Army Navy's History and Traditions Run Deep
All notable schools have a grand history and great sense of tradition, and Army & Navy Academy is no exception. Since its founding in 1910, our cadets have felt loyalty and kinship with our nation’s institutions of military leadership and training. Our country has been proud of the five service academies and the contributions they have made in the development of our nation. From the founding of the first military training school in 1802, the United States Military Academy also known as West Point, to the establishment of the United States Air Force Academy in 1954, Army and Navy Academy has inculcated their values, traditions and sense of duty to one’s community and nation. Tradition plays an important part in our cadets' educational endeavors and accomplishments.
The students of Army & Navy Academy tend to view any continuing practice as a tradition, regardless of how long it has been in effect. The words “custom” and “tradition” are often used interchangeably. There are differences with regard to the time of a particular practice. It is commonly accepted that customs are short lived and simple habits, whereas traditions are passed from one generation to another. A tradition may be a past practice with a length of 25 years or more. Academy traditions have changed over the years and the Cadet Guide Book outlines, in more detail, customs and traditions of the school. The overseer of the history, traditions and customs of the Army & Navy Academy is the School President. The following material outlines the more long-term traditions.
Prepared by: John Burden, Class of 1963
Original material was written by Lieutenant Colonel Steven Miller, Past President of ANA.
Senior Class Ring
There is no more emblematic symbol of a school’s history than its Senior Class Ring. The Senior Ring is a conduit from a school's past as well as a connection to its future. A class ring is worn by students and alumni in the United States to commemorate their attendance and graduation.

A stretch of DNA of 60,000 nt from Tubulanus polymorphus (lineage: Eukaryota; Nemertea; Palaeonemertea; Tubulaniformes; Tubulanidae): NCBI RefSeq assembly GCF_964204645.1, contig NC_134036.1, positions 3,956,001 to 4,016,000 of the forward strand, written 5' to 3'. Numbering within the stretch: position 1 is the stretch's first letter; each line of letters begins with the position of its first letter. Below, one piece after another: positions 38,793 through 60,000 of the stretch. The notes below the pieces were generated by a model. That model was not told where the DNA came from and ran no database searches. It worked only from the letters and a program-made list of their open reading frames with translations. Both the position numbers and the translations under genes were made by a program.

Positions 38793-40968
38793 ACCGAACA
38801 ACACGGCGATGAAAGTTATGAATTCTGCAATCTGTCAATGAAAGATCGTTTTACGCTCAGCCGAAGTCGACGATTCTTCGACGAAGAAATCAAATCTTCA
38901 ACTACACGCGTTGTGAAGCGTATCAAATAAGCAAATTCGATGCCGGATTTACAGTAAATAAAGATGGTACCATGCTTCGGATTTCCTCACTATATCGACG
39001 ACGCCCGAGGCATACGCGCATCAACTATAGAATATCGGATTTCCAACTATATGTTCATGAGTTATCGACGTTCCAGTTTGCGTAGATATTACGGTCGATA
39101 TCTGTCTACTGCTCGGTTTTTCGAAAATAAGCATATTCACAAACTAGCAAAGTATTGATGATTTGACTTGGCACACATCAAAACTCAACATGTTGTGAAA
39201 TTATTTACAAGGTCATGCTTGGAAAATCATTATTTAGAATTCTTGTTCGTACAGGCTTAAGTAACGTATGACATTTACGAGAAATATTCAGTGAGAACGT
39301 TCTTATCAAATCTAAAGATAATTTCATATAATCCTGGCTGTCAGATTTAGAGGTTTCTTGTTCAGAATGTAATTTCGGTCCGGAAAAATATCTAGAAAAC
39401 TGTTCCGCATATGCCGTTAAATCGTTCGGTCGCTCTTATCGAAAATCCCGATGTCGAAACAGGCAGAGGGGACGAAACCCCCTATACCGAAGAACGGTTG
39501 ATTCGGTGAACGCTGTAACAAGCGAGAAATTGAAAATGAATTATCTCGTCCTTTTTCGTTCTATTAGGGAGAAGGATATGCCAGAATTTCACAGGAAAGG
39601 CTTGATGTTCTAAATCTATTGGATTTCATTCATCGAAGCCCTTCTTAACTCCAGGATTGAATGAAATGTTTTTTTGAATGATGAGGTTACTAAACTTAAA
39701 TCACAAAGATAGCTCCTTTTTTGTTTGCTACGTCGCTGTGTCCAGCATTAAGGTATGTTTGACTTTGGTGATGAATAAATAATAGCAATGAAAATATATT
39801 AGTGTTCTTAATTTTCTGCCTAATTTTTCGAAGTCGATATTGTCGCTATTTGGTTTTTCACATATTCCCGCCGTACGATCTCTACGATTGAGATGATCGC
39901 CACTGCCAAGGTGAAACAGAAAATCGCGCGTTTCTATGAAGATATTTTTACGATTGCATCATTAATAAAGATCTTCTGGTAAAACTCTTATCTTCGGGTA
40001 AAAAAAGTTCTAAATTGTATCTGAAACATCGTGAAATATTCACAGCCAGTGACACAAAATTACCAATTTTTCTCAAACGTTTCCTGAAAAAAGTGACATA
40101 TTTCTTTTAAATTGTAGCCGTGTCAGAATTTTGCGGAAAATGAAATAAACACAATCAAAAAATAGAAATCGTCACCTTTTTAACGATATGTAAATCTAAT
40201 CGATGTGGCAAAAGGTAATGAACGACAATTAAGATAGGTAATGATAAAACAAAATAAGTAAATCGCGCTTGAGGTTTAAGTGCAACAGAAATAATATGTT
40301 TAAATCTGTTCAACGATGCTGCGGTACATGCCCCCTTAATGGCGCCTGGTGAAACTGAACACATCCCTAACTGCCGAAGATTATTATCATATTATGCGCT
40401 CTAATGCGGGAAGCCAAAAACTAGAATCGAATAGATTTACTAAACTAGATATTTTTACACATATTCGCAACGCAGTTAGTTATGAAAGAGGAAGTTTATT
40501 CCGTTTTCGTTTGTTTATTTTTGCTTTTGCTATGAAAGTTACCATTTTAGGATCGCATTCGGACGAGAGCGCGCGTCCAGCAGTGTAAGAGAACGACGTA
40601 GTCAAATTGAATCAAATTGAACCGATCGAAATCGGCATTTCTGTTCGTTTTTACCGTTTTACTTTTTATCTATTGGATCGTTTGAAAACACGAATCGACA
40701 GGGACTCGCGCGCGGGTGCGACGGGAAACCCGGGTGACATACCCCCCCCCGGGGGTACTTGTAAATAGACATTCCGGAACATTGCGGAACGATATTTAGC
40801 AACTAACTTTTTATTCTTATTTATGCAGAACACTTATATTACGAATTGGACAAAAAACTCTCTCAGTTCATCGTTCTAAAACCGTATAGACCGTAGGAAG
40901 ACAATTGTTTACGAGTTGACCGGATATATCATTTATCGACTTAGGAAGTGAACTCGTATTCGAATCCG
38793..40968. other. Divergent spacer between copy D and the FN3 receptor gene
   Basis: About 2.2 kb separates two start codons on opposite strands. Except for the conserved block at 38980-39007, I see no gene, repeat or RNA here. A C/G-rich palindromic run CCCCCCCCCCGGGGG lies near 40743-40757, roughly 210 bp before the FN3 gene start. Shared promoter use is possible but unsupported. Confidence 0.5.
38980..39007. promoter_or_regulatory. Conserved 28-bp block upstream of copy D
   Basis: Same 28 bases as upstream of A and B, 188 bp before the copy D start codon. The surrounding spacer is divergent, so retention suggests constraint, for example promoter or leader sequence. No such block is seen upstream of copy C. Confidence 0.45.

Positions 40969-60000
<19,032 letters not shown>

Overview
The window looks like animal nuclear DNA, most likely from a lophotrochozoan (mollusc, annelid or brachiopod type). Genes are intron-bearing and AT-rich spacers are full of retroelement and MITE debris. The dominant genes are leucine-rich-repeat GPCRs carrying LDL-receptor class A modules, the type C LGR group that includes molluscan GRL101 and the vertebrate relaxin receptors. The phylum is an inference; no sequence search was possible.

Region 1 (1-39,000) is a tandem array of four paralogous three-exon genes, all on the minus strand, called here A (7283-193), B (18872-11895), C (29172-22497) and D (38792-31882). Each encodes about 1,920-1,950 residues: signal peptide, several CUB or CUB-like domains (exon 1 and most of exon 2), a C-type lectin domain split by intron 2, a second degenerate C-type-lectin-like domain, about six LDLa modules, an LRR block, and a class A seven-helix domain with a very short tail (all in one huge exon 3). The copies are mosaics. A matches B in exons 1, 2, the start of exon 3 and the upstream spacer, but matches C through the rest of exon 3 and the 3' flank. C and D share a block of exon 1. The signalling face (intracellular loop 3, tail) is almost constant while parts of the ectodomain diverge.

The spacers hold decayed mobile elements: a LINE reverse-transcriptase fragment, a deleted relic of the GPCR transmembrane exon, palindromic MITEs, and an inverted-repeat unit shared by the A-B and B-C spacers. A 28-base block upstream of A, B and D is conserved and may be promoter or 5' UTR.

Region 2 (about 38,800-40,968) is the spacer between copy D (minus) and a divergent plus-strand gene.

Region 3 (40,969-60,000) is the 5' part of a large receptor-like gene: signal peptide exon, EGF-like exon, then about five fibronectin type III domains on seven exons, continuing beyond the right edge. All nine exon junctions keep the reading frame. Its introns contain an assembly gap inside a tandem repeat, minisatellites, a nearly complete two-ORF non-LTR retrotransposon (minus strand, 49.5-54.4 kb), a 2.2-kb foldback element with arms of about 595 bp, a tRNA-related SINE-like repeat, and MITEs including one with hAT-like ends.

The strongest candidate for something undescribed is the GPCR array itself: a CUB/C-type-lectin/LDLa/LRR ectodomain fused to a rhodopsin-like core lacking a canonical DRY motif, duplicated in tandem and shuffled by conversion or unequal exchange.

The tradition of the class ring originated with the U.S. Military Academy (West Point) Class of 1835. At Army Navy, the Senior Class Ring represents the accomplishment of the wearer and symbolizes a lifetime bond to the Academy. The manner in which the ring is received, presented and worn is all part of the historic transformation of the wearer from a young man of good character to an alumnus of one of the finest college preparatory schools in this nation.
Senior Garden, Well and Lawn
The most coveted possession of the First Class (Senior Class) is the Lawn which is adjacent to a well-kept Rose Garden. This location was part of the Red Apple Inn which, in 1936, became the Davis Military Academy. This was the short-lived name of the school during the transition period when the school moved from the San Diego campus.
As the school settled into this new facility in Carlsbad, the Senior Class took over the area next to the Inn which had become the main building on campus. The Class of 1937 started the tradition of exercising control over this area of the campus. It soon became known as the Senior Garden. As it was reported by an alumnus of that era, this area first taken over by the seniors included the gate, the small garden and the wishing well. The tradition required that only seniors (first classmen) and their guests were allowed in this area of the campus.
In 1976, records show that exclusive use of the north lawn became a formal senior tradition. The Class of 1976 had a molded concrete plaque which was presented to the Academy and this lawn became known as the “Senior Lawn.” The Class of 1996 established a standard procedure to protect and to perpetuate the customs of the Senior Lawn from one First Class to the next at year's end during the school’s commencement.
Dedication of the Adjutant
The oldest known tradition and privilege of the First Class (Senior Class) is the dedication of the annual yearbook. The oldest yearbook of record is The Cadet of 1914. The inscription in that yearbook reads “The Class of 1914 dedicates this book to their friend and advisor, Dr. N.A.N. Cleven.” Based on this inscription and the long history of the yearbook, dedications shall be a privilege of the First Class.
Later the yearbook became known as the Adjutant. The procedures for nomination of a person to be honored for this distinction shall be determined by the members of the First Class each year.
Preserving Our History
Many thanks to those who have assisted us in compiling the history for the Centennial Celebration. A special thank you to alumni Alexander Mui '08 and John Burden '63, and to former parent Pete Zoschak.
If you would like to help uncover more of the Academy's history or if you can provide us with updated information, please contact the Academy by e-mail.
Join fellow cadets, alumni, faculty, staff, and friends in piecing together the Academy's rich legacy and traditions, and as we work toward our future goals as outlined in our Strategic Plan:
- Academic Excellence
- Financial Growth
- Campus Modernization & Environmental Sustainability
- Workplace of Choice
- Community Engagement